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Want to start a business in Belize? We provide an easy to follow guide on essential requirements, tax code, banking, acquiring real estate and other useful information for the prospective entrepreneur.
The World Bank places Belize at number 152 in the ranking of 183 economies on the ease of starting a business index.
This is not very encouraging when you consider that the country is in the dubious company of Suriname, Guyana and Haiti.
But Belize is making efforts to clean up its act and make for a more attractive business environment – and it faces serious challenges.
Poverty, government corruption and inefficiency bog down an antiquated and cumbersome business regulatory apparatus and that can turn away even a determined investor.
For the bold however, doing business in Belize can be rewarding as the country has many unexplored opportunities.
Government trade promotion groups such as BELTRAIDE are doing reasonably well at providing information and hand holding for new investors, and trying to streamline the start up of new business ventures.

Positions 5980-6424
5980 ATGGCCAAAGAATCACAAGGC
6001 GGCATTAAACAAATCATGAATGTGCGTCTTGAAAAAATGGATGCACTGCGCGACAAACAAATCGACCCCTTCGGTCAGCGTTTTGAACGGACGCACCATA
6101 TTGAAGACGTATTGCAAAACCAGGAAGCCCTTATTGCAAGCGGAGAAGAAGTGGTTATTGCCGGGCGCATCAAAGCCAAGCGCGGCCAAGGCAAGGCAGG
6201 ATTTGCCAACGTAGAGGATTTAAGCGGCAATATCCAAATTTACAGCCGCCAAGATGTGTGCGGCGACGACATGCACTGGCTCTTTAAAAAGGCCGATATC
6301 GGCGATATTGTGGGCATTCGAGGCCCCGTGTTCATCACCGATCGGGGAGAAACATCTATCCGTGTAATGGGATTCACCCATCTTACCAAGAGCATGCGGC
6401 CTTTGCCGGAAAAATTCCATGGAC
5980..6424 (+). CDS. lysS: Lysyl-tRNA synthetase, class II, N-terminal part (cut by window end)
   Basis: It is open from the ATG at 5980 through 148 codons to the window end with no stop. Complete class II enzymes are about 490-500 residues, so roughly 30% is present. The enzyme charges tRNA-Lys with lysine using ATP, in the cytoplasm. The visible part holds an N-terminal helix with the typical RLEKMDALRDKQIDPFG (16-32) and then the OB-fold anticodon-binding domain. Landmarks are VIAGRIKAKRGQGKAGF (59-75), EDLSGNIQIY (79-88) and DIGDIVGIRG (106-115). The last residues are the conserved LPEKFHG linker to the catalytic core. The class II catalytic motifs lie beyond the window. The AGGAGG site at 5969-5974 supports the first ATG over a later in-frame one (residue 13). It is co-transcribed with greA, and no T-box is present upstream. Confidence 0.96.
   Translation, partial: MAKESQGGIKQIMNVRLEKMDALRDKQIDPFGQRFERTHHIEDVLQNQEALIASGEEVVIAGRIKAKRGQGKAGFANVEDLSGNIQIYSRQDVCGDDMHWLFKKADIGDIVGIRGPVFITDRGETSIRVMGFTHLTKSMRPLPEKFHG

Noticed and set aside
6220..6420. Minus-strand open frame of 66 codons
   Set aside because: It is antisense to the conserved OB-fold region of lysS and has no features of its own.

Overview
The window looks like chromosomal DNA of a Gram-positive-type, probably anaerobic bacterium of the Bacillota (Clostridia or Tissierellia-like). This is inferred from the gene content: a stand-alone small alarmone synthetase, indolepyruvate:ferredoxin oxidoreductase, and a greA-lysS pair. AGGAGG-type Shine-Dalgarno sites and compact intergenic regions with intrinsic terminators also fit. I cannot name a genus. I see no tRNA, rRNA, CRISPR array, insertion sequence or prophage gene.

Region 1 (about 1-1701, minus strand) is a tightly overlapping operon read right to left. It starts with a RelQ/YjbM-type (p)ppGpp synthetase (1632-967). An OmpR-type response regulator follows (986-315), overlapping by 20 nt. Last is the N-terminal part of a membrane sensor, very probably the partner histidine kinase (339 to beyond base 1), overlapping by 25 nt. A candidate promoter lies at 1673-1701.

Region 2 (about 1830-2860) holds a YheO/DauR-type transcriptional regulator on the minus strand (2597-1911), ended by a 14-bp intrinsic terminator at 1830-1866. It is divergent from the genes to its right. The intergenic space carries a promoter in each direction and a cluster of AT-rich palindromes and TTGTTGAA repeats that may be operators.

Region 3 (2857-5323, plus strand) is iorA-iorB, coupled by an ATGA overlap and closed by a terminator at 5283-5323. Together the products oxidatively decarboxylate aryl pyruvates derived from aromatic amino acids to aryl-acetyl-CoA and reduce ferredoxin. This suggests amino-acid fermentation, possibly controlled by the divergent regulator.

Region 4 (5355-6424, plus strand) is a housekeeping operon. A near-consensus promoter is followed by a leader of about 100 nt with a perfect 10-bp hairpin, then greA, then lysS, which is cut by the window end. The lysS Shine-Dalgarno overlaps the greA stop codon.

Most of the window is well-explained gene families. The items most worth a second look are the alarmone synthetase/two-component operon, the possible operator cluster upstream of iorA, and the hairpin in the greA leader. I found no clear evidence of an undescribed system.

The prospective investor should be aware that Belize is a poor country and this is reflected in everyday life by no end of stumbling blocks that investors coming from First World countries should be aware of.
Telephone and Internet access fees for example are astronomical, electricity supply is erratic and expensive, and applying for land is a tedious process that can take years. In summary,
Belize is a very Third World country where progress shuffles forward at mañana speed. Any investor will be well advised to hire a competent accountant or attorney to help start up.
A good professional will be able to guide you through the process and help you determine the best corporate, accounting and tax structure for your new venture.
Belize a well established offshore banking jurisdiction, but businesses operating in Belize cannot ordinarily benefit from these tax free structures.
A business operating in Belize is onshore and subject to a myriad list of taxes and fees. But any business in any country can be legally structured to derive benefits from two or more jurisdictions – one or more of which can be an offshore entity.